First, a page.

The "Phoenix abortion" was just such a case, in which Sister Margaret McBride was excommunicated by Bishop Thomas Olmsted for approving the abortion as the head of the hospital ethics committee. It is not necessary to go into the argument here, but the hospital had a rationale justifying the abortion by the principle of double effect, saying it was the placenta (which is neither the unborn child nor a part of the mother's body) that was the target of the abortion as the life-threatening organ.

    I think it is extremely difficult to explain to anyone how it would be the right thing to do to allow a mother and her unborn child to die when the mother could be saved by an abortion. I think it can be reasonably argued based on Catholic principles that in such cases, the abortion is always "indirect," since the intention is never to kill the unborn child but to save the life of the mother.

    • Actually, you're mistaken about the Phoenix example. The hospital performed a direct abortion; that is, they intended to kill the child and that's exactly what they did. The example you cite, inducing labor to remove the placenta with the foreseen yet unintended consequence of causing the child's death, was what WOULD have been morally acceptable; however, that was NOT done (see here). Plus there are some questions about if the woman was truly in imminent danger or if any other treatments were attempted (for example, there is a doctor in Wisconsin who has had a 100% success rate in treating pregnant patients who had pulmonary hypertension).

      • David Nickol

        The hospital performed a direct abortion; that is, they intended to kill the child and that's exactly what they did.

        It is much more complicated than that. See here, for example. In any abortion to save the life of the mother, is it the intention to kill the unborn child? It depends on how you determine what the intention of an act is. I think a good argument can be made that no abortion to save the life of the mother is a direct abortion.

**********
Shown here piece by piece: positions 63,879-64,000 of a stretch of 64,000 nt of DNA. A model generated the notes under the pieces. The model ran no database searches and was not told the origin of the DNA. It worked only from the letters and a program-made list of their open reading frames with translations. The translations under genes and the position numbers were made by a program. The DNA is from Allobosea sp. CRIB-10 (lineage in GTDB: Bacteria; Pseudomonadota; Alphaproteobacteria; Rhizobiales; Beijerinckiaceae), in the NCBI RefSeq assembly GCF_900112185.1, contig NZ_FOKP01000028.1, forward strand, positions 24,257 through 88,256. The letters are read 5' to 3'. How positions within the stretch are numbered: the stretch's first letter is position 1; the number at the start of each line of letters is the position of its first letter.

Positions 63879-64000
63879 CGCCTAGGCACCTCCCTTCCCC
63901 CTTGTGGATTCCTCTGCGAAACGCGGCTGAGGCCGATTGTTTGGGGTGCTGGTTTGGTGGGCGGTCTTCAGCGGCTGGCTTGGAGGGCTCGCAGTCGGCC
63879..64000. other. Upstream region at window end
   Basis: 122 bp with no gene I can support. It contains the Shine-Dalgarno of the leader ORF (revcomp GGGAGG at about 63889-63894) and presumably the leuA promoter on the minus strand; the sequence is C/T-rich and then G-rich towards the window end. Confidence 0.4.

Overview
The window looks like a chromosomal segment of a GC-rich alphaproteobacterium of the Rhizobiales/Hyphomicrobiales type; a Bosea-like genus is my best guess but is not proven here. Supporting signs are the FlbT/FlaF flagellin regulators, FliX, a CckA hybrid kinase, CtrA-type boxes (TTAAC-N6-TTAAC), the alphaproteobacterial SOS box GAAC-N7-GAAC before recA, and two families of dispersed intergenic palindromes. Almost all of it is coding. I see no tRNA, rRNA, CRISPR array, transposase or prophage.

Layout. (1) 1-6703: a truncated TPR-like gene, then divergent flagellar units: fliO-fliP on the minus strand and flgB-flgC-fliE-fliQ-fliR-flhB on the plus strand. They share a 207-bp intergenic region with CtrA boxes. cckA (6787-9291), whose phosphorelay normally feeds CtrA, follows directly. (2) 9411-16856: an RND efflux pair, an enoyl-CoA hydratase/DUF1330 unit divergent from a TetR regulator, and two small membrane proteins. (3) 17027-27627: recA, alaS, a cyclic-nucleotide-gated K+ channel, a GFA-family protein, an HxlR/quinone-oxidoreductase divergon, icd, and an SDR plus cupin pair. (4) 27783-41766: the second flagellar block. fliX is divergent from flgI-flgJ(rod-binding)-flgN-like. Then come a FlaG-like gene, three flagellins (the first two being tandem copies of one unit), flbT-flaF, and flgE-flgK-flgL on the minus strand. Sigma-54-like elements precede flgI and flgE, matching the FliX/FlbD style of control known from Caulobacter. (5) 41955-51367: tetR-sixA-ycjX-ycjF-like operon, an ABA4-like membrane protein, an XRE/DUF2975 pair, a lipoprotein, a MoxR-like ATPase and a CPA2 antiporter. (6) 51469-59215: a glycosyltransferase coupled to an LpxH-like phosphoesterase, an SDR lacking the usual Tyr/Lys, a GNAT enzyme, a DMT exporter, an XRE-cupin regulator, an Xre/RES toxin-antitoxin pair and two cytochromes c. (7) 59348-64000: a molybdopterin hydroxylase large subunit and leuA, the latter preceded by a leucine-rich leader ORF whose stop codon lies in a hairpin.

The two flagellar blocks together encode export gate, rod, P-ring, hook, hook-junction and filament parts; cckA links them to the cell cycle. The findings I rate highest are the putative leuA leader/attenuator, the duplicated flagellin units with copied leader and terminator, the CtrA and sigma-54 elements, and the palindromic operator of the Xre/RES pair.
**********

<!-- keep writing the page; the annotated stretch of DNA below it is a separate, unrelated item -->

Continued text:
The example you cite, inducing labor to remove the placenta with the foreseen yet unintended consequence of causing the child's death, was what WOULD have been morally acceptable; however, that was NOT done (see here).

        The woman in question was so close to death that they performed the procedure in her hospital room because they feared if they moved her to the operating room, she would die. I am not an obstetrician, but I feel it is safe to say that attempting to induce labor in a woman who is near death would simply kill her.

        Plus there are some questions about if the woman was truly in imminent danger or if any other treatments were attempted . . .

        Do we really want to second-guess the medical team that treated this patient? Full medical information on the case cannot be released because of privacy laws.

        • Moral philosophy recognizes a difference between killing the child as a means to an end, and having the child's death being a tragic if foreseen side effect of a treatment to save the mother's life.

          A key Christian moral principle is that we may never do evil so that good may result. In this case we may never do evil (directly attack and kill a child via abortion) so that good (saving the life of the mother) may result.

          Where do you get the info that the procedure was done in the mother's hospital room? I've never heard that (and I'd think that the hospital would be prevented from giving that info, as they have with so much other info, due to HIPAA laws). I'm in Phoenix, btw, so this was ALL over our local news when it happened. (I might add that it was the hospital that notified the press -- the diocese sent Sr. McBride a private message about the situation and she chose to make it public.)

          • David Nickol

            Where do you get the info that the procedure was done in the mother's hospital room?

            Here is one source:

            Last November, a 27-year-old woman was admitted to St. Joseph's Hospital and Medical Center in Phoenix. She was 11 weeks pregnant with her fifth child, and she was gravely ill. According to a hospital document, she had "right heart failure," and her doctors told her that if she continued with the pregnancy, her risk of mortality was "close to 100 percent."

            The patient, who was too ill to be moved to the operating room much less another hospital, agreed to an abortion. But there was a complication: She was at a Catholic hospital.

            I was very interested in the controversy, and at the time I searched the web for any coverage I could find. You may have had more access to local coverage than I did, but I do remember reading local coverage in the Phoenix newspapers that were available on the web.

            A key Christian moral principle is that we may never do evil so that good may result. In this case we may never do evil (directly attack and kill a child via abortion) so that good (saving the life of the mother) may result.

            Yes, but an indirect abortion is not evil. As I said, a case can be made, I think, that any abortion performed to save the life of the mother is an indirect abortion. In the Phoenix case, the death of the unborn child was not willed. The mother very much wanted the baby. Think of the placenta as analogous to the uterus in the case of the woman with a cancerous uterus. The uterus can be removed in order to remove the cancer. There is no way to remove a uterus without removing the baby inside it. In this case, there was no way to remove the placenta without removing the unborn baby as well.